When someone with a FHA insured mortgage can't meet the payments, the lender forecloses on the home; HUD pays the lender what is owed; and HUD takes ownership of the home. HUD then sells the home at market value through the local real estate community.
Anyone who can qualify for a mortgage or who can pay cash may buy a HUD home. Owner occupants must live in the house as their primary residence for at least one year and may not purchase another HUD home as an Owner Occupant for two years. Buyers must use a broker or agent who is registered with HUD to place a bid on a property.
There are three main types of FHA Financing. More information may be obtained from any mortgage company familiar with FHA Guidelines for the various programs.
(1) 203(b) Regular FHA Loan - Listed as "IN"
If the Property does not have any mandatory repairs FHA will insure the Loan hence the classification of "IN"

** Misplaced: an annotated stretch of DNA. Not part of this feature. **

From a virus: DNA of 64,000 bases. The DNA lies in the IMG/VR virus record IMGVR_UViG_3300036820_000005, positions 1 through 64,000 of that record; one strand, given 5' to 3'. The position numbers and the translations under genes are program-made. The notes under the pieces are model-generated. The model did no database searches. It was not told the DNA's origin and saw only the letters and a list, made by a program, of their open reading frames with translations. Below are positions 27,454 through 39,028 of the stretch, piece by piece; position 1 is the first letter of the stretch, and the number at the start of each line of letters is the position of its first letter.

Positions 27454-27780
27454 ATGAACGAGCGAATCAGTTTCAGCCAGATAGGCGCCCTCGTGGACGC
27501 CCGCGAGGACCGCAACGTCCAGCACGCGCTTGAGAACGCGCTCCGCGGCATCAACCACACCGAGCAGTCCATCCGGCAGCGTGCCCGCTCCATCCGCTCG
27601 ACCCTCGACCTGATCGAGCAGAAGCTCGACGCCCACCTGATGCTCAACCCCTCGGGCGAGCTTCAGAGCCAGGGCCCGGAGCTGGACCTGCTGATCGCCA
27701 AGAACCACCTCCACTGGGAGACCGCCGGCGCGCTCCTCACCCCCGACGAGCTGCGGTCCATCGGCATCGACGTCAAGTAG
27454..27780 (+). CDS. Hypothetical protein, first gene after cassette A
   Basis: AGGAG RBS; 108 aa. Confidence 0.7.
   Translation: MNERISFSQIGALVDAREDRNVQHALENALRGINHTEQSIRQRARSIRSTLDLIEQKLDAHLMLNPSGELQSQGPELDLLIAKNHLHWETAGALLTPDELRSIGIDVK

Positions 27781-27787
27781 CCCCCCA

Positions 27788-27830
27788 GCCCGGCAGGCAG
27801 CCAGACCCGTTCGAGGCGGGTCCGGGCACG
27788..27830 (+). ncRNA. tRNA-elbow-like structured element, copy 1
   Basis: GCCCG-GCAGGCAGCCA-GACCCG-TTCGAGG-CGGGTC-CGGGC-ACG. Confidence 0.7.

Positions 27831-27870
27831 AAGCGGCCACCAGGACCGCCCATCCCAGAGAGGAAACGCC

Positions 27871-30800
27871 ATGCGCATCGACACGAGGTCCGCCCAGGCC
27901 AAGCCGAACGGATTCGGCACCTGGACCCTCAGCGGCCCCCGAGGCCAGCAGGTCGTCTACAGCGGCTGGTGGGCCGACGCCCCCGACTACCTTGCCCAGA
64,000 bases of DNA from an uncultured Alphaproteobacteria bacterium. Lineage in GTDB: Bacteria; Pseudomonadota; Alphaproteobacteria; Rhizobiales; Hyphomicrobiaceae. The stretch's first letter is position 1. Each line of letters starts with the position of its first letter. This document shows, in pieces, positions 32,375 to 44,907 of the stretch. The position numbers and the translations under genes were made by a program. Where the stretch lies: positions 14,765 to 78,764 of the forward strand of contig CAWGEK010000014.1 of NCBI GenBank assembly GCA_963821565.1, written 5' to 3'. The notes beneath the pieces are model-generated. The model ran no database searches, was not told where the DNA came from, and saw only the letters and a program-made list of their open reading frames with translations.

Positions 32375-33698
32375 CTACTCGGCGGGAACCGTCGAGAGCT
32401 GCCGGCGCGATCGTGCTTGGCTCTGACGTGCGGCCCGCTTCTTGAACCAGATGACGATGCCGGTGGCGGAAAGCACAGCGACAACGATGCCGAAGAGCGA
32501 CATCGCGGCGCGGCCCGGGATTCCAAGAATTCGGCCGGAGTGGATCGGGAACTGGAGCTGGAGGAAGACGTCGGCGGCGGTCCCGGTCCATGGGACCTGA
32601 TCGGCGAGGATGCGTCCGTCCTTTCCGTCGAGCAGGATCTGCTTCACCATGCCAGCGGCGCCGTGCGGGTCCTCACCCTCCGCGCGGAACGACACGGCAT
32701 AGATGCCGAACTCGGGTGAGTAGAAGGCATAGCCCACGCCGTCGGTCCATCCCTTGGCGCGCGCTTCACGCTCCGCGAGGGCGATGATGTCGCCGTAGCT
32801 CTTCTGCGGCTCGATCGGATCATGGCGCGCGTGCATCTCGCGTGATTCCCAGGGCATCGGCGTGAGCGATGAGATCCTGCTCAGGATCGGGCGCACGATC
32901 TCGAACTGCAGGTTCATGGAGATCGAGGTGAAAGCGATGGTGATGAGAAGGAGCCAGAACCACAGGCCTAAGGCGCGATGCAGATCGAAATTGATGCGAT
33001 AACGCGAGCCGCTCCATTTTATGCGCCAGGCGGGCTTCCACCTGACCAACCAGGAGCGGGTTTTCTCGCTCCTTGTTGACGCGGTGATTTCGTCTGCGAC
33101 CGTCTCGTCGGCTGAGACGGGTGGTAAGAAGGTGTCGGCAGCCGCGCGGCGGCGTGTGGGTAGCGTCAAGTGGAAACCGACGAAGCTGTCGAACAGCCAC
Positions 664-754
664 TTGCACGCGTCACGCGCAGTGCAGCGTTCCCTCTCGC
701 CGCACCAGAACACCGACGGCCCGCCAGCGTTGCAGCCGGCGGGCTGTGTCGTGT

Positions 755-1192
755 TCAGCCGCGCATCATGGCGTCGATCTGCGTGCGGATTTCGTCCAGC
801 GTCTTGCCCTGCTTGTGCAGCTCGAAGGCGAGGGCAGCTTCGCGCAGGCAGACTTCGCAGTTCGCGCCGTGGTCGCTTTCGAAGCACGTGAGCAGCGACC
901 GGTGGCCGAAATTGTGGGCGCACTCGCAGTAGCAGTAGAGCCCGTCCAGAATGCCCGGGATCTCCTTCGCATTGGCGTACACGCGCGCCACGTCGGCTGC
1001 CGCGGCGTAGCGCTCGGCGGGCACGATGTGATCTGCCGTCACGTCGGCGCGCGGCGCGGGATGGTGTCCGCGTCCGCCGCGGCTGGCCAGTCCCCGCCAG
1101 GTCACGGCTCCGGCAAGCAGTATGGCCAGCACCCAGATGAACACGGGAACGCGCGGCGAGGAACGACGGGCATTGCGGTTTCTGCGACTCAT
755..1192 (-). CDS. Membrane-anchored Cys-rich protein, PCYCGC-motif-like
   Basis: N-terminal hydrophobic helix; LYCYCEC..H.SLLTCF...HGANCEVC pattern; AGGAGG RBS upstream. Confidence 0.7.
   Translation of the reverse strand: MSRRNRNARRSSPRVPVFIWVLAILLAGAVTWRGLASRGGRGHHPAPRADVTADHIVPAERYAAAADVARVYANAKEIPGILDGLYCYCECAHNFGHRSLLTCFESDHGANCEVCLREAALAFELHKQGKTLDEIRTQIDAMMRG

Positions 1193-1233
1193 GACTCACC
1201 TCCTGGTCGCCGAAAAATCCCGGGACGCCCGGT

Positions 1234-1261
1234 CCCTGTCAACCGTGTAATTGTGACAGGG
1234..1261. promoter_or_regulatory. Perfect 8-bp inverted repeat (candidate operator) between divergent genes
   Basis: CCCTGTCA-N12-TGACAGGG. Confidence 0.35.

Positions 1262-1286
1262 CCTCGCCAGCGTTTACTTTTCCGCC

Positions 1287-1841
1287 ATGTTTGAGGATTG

(2) 203((b) - Repair Escrow - Listed as "IE"
When a property has less than $5000 in repairs to bring it up to Minimum Property Standards, FHA will insure the loan provided the repairs are completed by the Buyer or the Buyer's agent within 90 days from the date of Closing.
It is a cost to the Buyer that the Buyer can finance and add the amount to the mortgage.
The Lender monitors and keeps the funds in an escrow account for disbursement on completion of repairs to the Lender's satisfaction.
(3) 203(k) - Rehab Loan - Listed as "203K"
When the property has more than $5000 in Minimum Property Standards repairs to be done.
The Lender must obtain an Inspection report from an approved 203(k) consultant and a new appraisal.